Hotel and Resort Trends for 2021 and Beyond

As the world, some parts more than others, finally starts to get past COVID-19, people are more excited than ever to get out and explore. Many experts predict a great resurgence of restaurants and resorts — busier lobbies, fuller dining rooms, and more profitable gift shops than anything even before the pandemic.

But the excitement of the return of maskless vacations and in-person conferences will only sustain the industry so long. Leading hotels and resorts are already eyeing the next hot trends and consumer demands — always seeking to stay one step ahead.

Here are our top trends for hotels and resorts in 2021 and beyond:

Smart Rooms

This one’s not a new trend, but more like one that’s become a necessity for any accommodations beyond the basic budget-friendly hotel. Guests, especially after the coronavirus, want to be able to check-in without (gasp!) encountering a human. They’d love to use their phone as the key and go from the hotel to car rental to room without paperwork or small talk.

In the room, “smart” can mean a tablet that controls the shades and temperature (bonus points if you can also order room service or control the entertainment systems from the same tablet). But some resorts are deploying integrated systems that remember the guest’s preferences from previous stays (or even stays at sister properties) and provide the perfect temperature, lighting, and even aromas from the moment the guest arrives.

The trend has benefits for properties, too. This includes enhanced security controls and fewer demands on staff. Plus, smart rooms can sense when guests have left and adjust energy consumption to keep power bills lower. Other than resorts or unique experiences, a smart room might not sway very many guests to make a first-time reservation, but you can bet the delightful experience will increase the chances they make a return visit.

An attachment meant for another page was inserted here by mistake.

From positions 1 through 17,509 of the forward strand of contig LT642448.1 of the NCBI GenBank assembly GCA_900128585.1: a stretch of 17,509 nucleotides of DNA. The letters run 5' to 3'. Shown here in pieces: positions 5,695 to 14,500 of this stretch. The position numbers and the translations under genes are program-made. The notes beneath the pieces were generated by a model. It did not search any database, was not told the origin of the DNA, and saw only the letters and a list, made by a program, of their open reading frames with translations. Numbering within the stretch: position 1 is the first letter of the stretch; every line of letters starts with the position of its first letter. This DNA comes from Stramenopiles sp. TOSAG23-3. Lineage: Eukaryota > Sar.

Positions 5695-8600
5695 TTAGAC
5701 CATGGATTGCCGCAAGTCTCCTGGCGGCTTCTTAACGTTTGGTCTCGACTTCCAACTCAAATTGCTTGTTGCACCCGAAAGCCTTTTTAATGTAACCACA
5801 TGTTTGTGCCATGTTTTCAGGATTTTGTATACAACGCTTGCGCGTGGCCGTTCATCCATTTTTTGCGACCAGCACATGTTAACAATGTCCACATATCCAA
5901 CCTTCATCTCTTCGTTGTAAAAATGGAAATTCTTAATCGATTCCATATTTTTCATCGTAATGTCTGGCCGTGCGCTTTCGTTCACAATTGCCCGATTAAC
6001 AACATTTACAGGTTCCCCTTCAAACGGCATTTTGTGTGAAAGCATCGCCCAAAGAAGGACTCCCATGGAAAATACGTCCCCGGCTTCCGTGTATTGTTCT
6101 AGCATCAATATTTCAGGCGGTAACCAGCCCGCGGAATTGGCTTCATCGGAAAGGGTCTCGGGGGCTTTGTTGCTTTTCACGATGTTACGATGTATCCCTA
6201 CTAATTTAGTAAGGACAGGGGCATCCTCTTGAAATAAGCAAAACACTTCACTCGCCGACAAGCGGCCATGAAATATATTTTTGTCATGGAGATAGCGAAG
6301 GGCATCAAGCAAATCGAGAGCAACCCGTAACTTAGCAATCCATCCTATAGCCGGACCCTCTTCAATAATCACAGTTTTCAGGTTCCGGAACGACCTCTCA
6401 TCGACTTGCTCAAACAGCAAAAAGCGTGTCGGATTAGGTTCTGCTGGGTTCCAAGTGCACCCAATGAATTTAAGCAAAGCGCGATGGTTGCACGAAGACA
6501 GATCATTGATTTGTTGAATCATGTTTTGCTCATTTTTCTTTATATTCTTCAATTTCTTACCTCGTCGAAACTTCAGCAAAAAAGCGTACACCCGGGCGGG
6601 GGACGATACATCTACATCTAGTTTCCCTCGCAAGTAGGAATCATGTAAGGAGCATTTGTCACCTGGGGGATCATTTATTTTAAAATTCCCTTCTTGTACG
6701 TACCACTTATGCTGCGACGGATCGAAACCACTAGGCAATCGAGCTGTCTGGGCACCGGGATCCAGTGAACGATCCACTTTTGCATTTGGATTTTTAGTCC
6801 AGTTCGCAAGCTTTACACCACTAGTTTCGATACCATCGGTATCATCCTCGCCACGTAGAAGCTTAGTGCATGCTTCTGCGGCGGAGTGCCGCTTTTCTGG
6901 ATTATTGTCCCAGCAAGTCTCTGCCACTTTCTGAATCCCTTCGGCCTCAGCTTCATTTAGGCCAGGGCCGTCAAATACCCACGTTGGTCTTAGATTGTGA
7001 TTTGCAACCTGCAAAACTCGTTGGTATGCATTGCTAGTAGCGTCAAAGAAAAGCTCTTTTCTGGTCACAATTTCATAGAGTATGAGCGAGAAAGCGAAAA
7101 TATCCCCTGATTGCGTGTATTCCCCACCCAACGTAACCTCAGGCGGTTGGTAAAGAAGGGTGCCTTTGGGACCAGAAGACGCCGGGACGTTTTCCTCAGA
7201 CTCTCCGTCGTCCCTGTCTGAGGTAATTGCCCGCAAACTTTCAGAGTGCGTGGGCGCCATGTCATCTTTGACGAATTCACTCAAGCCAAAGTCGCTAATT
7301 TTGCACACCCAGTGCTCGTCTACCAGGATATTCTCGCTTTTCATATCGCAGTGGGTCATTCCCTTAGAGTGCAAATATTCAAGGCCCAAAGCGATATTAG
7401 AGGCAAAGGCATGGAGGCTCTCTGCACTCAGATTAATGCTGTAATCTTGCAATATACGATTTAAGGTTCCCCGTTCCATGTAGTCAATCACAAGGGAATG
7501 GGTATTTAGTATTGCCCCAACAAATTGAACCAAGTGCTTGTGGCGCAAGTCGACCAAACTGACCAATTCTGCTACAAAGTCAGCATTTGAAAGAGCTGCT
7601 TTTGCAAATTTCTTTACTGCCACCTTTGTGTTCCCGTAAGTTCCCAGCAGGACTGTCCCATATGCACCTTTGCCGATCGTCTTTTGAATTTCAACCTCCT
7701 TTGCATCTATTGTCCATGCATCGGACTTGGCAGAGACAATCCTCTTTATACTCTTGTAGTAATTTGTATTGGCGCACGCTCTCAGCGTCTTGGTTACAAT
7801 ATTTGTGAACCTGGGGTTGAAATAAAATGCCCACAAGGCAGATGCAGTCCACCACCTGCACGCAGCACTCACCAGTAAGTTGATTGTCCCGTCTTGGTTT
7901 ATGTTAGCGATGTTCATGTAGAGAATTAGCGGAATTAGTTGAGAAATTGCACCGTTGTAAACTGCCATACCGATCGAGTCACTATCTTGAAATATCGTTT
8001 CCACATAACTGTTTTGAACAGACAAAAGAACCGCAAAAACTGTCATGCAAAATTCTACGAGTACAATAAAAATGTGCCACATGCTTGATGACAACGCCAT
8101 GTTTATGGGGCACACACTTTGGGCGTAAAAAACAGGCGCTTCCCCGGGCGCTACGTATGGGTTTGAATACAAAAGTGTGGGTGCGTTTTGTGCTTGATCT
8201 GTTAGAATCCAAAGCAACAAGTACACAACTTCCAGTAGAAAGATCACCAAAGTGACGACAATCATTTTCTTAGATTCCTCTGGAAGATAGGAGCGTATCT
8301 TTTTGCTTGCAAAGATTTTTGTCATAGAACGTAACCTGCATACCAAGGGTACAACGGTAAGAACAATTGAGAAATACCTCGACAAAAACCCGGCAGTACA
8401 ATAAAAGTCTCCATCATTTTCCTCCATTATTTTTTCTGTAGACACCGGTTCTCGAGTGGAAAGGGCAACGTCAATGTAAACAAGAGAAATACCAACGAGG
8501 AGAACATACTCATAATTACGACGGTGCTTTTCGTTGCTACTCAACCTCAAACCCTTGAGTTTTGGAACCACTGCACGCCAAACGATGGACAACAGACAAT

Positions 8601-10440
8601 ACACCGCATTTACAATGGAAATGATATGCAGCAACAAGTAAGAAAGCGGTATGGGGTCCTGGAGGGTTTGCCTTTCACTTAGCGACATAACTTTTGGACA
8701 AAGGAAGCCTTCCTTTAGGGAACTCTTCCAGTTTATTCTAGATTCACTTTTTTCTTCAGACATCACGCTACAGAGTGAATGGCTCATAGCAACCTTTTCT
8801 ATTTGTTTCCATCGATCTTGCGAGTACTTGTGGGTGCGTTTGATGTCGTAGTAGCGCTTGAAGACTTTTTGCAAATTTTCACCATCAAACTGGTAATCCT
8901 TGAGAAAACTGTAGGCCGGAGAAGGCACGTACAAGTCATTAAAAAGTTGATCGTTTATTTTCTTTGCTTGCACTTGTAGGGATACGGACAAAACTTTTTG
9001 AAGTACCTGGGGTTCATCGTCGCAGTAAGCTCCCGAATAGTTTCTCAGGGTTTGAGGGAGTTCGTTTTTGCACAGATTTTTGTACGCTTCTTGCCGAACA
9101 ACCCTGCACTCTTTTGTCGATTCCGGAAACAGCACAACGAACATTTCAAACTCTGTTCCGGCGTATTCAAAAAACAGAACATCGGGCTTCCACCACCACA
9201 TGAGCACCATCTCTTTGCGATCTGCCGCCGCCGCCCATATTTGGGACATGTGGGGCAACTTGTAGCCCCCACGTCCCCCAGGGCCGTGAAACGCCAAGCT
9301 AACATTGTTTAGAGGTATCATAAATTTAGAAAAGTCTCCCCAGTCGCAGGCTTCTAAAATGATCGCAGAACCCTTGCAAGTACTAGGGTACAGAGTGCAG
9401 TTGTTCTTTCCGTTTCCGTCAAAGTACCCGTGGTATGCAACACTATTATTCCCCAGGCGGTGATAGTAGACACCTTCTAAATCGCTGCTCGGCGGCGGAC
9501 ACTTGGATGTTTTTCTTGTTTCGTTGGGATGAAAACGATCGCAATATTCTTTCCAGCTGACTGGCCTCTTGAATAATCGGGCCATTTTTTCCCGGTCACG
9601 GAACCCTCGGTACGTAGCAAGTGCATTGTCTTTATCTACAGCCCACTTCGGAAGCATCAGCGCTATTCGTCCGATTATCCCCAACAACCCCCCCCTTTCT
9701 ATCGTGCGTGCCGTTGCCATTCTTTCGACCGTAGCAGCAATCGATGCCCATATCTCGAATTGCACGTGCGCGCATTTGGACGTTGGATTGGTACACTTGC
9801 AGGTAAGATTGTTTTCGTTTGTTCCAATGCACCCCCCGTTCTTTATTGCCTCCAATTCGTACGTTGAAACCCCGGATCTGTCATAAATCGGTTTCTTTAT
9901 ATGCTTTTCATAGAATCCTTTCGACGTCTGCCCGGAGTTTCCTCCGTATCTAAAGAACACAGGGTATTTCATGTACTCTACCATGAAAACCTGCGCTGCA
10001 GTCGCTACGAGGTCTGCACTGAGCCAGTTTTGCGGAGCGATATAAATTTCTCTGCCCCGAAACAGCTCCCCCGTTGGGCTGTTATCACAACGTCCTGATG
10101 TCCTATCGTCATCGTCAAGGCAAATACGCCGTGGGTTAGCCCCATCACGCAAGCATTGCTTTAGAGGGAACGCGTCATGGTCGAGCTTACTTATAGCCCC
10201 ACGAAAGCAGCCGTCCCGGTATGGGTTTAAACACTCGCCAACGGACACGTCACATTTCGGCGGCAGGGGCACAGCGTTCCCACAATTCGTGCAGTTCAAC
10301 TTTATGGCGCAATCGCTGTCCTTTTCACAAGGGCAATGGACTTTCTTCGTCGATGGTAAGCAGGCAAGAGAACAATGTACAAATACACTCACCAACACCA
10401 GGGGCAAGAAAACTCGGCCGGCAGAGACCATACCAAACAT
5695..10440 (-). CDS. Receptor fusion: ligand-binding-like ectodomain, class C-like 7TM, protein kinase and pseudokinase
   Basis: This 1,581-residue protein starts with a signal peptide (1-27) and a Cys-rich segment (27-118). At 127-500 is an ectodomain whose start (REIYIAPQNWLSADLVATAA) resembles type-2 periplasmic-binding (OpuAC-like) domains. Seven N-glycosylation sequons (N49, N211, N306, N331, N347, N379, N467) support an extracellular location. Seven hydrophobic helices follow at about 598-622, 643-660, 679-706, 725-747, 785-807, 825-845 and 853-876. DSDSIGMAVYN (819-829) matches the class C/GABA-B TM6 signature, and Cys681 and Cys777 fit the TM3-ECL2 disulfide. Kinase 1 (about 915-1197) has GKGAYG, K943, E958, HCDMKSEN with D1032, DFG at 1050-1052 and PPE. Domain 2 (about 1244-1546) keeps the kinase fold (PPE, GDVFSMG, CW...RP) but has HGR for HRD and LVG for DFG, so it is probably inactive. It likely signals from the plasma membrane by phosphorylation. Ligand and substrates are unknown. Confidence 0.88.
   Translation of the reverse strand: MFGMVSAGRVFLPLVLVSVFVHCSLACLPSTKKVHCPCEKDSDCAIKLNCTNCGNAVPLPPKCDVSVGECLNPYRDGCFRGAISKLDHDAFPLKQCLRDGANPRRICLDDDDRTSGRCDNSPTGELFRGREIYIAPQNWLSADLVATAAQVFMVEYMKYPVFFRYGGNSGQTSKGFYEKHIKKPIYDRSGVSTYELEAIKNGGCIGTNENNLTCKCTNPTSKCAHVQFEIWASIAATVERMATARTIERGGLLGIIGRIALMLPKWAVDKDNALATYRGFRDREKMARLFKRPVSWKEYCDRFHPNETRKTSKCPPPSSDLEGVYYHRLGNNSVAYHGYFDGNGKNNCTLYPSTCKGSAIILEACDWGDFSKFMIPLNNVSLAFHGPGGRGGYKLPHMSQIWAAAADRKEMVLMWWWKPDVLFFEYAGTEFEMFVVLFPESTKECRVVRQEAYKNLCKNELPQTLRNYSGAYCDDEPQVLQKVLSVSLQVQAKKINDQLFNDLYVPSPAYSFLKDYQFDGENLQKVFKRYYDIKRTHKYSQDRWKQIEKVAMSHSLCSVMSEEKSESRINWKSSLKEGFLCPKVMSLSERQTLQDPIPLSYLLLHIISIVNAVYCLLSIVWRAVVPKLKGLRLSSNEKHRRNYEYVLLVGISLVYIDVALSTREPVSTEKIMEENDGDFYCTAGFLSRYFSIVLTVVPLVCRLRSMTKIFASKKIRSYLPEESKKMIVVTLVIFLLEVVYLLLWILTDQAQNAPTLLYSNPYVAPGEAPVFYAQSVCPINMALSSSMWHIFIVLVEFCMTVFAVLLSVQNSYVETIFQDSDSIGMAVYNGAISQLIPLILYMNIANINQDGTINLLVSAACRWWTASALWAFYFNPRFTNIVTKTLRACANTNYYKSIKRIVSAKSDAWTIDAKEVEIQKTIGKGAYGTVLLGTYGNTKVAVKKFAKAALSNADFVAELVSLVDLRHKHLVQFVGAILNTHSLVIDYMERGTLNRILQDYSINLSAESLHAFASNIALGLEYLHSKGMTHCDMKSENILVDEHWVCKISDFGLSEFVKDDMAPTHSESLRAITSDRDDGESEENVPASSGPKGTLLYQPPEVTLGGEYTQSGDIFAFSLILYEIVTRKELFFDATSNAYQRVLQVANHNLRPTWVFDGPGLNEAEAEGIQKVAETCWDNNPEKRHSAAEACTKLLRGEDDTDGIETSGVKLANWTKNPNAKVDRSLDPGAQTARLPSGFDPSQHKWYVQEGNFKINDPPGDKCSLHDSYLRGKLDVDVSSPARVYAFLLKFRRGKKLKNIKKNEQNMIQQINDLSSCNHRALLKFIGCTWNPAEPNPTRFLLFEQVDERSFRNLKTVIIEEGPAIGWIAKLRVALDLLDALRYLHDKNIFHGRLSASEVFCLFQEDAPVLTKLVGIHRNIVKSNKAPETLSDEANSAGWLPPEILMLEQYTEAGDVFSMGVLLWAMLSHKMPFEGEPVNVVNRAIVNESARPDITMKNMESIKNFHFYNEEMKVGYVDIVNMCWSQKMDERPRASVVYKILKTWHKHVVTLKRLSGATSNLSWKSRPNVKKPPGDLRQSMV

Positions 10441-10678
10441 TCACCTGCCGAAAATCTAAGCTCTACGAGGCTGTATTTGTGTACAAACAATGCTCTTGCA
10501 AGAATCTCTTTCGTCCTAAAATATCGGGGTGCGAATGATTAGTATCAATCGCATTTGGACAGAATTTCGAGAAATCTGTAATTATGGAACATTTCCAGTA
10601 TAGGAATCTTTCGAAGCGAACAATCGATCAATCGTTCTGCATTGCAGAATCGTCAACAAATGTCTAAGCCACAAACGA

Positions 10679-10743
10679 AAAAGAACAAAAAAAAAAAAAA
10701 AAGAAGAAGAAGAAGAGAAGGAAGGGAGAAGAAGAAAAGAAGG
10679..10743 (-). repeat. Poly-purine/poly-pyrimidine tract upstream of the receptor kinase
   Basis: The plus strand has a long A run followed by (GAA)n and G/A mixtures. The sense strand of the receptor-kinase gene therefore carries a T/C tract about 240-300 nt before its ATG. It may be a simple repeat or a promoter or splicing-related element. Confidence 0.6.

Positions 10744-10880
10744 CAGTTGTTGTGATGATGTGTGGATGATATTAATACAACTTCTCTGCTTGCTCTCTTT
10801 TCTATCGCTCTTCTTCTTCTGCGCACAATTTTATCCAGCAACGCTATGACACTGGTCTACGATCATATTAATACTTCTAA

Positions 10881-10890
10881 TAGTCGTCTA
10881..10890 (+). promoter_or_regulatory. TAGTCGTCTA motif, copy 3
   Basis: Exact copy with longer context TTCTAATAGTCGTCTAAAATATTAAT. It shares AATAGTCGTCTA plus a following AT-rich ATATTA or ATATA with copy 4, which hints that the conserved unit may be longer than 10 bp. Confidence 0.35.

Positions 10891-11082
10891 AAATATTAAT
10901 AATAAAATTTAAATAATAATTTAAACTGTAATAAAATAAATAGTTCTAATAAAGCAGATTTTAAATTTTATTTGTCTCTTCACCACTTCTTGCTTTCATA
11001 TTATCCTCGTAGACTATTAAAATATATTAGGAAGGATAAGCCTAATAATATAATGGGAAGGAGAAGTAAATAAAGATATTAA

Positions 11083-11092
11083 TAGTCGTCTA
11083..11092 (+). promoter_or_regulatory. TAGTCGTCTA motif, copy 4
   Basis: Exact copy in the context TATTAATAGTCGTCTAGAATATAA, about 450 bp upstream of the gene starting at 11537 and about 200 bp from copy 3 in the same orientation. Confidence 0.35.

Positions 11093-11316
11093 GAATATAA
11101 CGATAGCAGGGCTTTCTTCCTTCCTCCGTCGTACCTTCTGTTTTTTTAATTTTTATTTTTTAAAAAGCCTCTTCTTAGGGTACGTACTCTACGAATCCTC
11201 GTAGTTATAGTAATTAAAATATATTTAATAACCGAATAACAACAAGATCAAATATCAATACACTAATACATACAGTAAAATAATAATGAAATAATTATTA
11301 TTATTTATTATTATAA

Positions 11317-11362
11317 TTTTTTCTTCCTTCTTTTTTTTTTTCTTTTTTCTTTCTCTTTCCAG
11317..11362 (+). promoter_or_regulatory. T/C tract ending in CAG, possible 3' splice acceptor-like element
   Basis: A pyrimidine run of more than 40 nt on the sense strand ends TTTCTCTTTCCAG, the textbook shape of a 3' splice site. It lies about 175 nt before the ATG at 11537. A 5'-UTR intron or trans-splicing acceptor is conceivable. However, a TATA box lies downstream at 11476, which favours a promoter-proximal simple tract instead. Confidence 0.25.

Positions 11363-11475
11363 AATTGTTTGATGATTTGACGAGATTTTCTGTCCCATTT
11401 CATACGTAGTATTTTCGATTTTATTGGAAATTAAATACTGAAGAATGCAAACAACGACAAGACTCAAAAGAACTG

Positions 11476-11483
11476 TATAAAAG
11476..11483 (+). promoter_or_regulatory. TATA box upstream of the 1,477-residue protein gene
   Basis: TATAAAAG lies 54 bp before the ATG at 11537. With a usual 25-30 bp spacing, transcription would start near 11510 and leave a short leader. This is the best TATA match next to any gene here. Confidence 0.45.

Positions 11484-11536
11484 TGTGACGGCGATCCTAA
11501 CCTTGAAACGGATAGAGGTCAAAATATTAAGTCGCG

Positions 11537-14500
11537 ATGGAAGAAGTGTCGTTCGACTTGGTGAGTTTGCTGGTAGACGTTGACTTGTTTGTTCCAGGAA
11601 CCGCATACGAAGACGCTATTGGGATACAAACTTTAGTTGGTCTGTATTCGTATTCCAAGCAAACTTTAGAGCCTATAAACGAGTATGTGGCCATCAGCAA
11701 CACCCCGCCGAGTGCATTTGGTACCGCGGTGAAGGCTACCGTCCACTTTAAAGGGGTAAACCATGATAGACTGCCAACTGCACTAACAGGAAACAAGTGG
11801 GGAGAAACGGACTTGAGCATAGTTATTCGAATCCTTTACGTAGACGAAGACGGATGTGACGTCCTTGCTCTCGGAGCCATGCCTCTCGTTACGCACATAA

Local Tourism

This used to just be for cash or time-strapped individuals and families, but for those hesitant to travel amid the pandemic but dying to get out of the house, “staycations” became a popular solution. Guess what? Many have realized just how fun, easy, and inexpensive they can be for a long weekend “away.” When you only have three days — the less travel, the better.

One male and one female bartender, dressed in black, working behind a luxurious hotel bar with mirrors and gold columns behind them

Hotels can take advantage of this by partnering with local attractions to create packages and undertake co-marketing initiatives to drive people to experience what’s waiting for them just down the street. Host a happy hour with a flight of cocktails with ingredients from locally sourced distilleries or provide complimentary transportation to popular hot spots.

You don’t have to be a major resort to make guests feel like they’ve escaped reality. Invest in easy-to-host programs and make improvements to standard amenities so guests feel like they’ve gone at least 100 miles, not 10.

Soft Brands & Boutique Hotels

Millennials and future generations are less keen on big brands. They’ll happily bypass the benefits of efficiency to access a unique (feeling) experience. Of course, this becomes even more pronounced for those on a “staycation.” If they’re going to stay in town, they might as well do it while snapping pics in front of a hotel marquee that can’t be found in every single city across the country.